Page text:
I love watching a lab work and do what we work so hard in training them to do...she is awesome...great job girl. Day’s total birds were 22 Ducks, 19 retrieves and a Goose. We talk about each experience for the remainder of the day, knowing we will savor the memories made on this day for many years to come.

    Having the pleasure to introduce a few to the waterfowling sport this year has been a pleasure. It has been a very rewarding experience and I have enjoyed every min of it......there is nothing outside of spending time with my family, that I enjoy more in life than being in the marsh when it comes to life, with good friends and a good dog.

    A thanks goes out to AKDuckman…over the years he has been great at lending a hand to my misfortunes in waterfowling.
    A great outdoorsman, a diehard waterfowler and a friend. Shoot straight, and keep your eyes skyward.

    My season might be coming to an end shortly….might have to move next summer…although when I retire in a few years. I will return to live my final days out among some of the finest people on earth. Alaskans.

    As Phil Robertson once said, “I am going to fear God, love thy neighbor, and kill ducks…let the chips fall where they may”

    Last edited by Duckhunter01; 10-28-2010 at 08:19. Reason: grammer
    President of Alaska Waterfowl Assoc.
    And God said, let them have dominion over the fish of the sea, and over the fowl of the air, and over all the earth, and over every creeping thing that creepeth upon the earth.

  3. #3
    Member SkinnyD's Avatar
    Join Date
    Sep 2010


    I hope this thread gets going because I love reading everyone's stories. I tried to start a similar thread with pictures earlier but it didn't work out. Maybe I'll post another one on it to bump it back up to the top... then folks might remember their pictures now that most of the season is over.

    My magical day was a few weeks ago, as the water got hard here quite a bit earlier than I might have liked for a ducks season. All of the potholes that held ducks in September were frozen by the second weekend in October, and the only open water in the river was in the middle of the channel. I hunt out of a 12' flat bottom with an 8 horse motor, so my rig is not exactly an icebreaker. However, I was able to pull into a slough that was deep enough to keep the motor running, and I drove in a big circle to break out a hole in the ice. I jumped out of the boat and slid the huge sheet of ice (now about three broken sheets) under the ice further down the slough. With an opening about 20 yards across in front of me, I was ready to hunt. Within minutes of throwing out a couple dozen decoys, I had ducks all around me, but the wind was wrong for them to land easily with my decoys. The ice prevented me from setting up with the wind in my favor, and in the spot I chose, the ducks were having to come in almost directly over my head. I quickly waded into the slough and picked up about 1/3 of my decoys and moved the others out farther from me, leaving a big "meat hole" directly in front of my blind in the grass.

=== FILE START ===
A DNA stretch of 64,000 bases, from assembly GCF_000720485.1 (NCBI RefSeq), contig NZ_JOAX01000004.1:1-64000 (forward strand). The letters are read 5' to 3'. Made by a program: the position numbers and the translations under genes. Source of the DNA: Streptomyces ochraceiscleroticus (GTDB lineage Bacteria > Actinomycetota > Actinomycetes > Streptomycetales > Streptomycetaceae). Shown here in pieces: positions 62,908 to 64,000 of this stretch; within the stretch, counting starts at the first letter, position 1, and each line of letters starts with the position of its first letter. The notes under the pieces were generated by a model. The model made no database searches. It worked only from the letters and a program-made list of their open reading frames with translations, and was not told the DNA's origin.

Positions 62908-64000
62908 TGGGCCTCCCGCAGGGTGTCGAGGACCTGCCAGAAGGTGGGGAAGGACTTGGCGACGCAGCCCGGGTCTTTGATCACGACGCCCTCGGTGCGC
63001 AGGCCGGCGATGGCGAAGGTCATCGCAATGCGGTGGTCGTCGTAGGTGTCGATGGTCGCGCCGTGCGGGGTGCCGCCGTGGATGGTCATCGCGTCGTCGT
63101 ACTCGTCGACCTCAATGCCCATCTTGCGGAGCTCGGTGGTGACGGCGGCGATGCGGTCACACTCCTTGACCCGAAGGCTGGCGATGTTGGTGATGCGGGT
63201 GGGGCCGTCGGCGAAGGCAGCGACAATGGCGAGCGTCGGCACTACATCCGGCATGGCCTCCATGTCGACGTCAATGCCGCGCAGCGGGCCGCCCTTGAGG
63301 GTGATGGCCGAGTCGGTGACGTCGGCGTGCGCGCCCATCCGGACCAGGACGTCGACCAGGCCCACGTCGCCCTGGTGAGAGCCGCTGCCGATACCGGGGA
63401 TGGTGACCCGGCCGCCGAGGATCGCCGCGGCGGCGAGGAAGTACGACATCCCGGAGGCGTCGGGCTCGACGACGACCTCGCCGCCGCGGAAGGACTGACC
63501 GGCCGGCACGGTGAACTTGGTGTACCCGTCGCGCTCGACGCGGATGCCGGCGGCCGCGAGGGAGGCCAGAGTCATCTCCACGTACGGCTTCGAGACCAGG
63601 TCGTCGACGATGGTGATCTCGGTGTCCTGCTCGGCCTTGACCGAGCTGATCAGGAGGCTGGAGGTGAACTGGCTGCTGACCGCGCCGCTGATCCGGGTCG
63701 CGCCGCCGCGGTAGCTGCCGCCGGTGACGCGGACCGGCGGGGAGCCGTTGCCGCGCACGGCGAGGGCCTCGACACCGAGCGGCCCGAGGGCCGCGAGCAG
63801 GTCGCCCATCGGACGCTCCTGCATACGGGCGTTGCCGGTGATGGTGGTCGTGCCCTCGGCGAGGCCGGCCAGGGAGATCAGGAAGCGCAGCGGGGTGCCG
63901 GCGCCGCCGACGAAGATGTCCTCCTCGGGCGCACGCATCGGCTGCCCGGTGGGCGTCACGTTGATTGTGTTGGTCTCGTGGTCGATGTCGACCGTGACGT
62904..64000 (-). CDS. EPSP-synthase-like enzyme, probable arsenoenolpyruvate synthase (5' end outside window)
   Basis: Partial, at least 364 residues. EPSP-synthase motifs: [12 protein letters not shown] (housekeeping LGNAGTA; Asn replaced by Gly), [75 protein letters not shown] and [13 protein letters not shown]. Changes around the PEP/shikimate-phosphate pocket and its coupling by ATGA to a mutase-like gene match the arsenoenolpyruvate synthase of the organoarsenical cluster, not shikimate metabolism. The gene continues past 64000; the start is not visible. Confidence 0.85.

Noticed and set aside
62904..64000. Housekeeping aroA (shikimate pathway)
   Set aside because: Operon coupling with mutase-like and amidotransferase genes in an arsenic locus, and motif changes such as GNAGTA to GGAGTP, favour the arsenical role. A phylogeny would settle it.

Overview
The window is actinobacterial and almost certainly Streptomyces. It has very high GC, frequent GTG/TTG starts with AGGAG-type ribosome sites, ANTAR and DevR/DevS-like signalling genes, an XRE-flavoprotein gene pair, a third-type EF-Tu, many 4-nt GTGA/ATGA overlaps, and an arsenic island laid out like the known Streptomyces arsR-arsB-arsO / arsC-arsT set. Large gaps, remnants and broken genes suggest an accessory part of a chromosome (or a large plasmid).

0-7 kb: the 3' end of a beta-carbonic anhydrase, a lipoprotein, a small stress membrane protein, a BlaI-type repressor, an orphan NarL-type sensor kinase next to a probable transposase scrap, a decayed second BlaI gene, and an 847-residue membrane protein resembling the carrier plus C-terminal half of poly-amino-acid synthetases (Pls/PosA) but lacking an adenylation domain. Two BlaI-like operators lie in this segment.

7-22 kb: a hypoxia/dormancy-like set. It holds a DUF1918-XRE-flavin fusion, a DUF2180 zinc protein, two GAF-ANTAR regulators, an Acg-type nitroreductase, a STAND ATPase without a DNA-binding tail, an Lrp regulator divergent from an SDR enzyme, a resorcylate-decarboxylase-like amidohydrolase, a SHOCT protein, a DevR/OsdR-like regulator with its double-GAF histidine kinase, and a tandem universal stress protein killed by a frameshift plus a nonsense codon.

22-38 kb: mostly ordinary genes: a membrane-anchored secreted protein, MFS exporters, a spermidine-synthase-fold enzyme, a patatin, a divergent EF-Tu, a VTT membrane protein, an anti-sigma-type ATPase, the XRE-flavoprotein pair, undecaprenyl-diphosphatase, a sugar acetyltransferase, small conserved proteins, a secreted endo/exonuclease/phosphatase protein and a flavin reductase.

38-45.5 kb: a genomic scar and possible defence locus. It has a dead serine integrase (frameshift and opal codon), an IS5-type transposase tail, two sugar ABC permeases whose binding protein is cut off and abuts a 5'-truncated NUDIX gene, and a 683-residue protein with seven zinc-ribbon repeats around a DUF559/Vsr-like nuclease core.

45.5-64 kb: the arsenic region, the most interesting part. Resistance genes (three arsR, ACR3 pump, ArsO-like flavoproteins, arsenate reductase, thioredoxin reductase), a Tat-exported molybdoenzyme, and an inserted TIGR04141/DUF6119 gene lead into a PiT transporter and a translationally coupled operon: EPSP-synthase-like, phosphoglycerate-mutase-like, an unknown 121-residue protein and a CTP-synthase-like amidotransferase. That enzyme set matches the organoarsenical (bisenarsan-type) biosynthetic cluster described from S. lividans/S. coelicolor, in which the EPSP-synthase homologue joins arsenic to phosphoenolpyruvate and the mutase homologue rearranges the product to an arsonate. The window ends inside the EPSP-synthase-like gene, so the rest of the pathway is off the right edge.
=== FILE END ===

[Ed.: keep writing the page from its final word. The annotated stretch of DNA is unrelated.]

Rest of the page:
Changing the decoys really helped, and ducks came to my set with reckless abandon. If I wasn't actively directing my dog to a downed bird, I was chasing away buffleheads and goldeneyes. We ended the day with a full limit of 10 birds--9 mallards and a canvasback, but it would have been just as spectacular if we hadnt killed a single bird. At any time, I could look out over the frozen marsh and see literally thousands of ducks beginning their migration. Once, a flock of probably 200 heeded my calls and landed in the open river 50 yards from my decoys. I didn't have my camera ready, but the sight of hundreds of mallards landing in a tornado of feathers was a memory that I will keep.
    One other memorable event happened that day. I always take along my little Jack Russell when I hunt, but he only lays on a decoy bag and sleeps. He isn't very functional. However, as I was out in the slough helping my lab with a winged mallard, a beaver wandered into my blind where the little dog was sleeping. When he woke up there was, to put it into Biblical terms, crying and gnashing of teeth, but the beaver escaped and the dog survived. Even if he didn't retrieve any ducks, he proved to be an excellent guard dog.
    My lab Katy started the season without any experience beyond dummy training in the yard, but to date she has fetched 107 ducks, 1 goose, and several grouse. I don't know how I even managed to enjoy the outdoors before I got a dog. Watching her work is more fun than killing ten limits of ducks.
    Passing up shots on mergansers since 1992.


Posting Permissions

  • You may not post new threads
  • You may not post replies
  • You may not post attachments
  • You may not edit your posts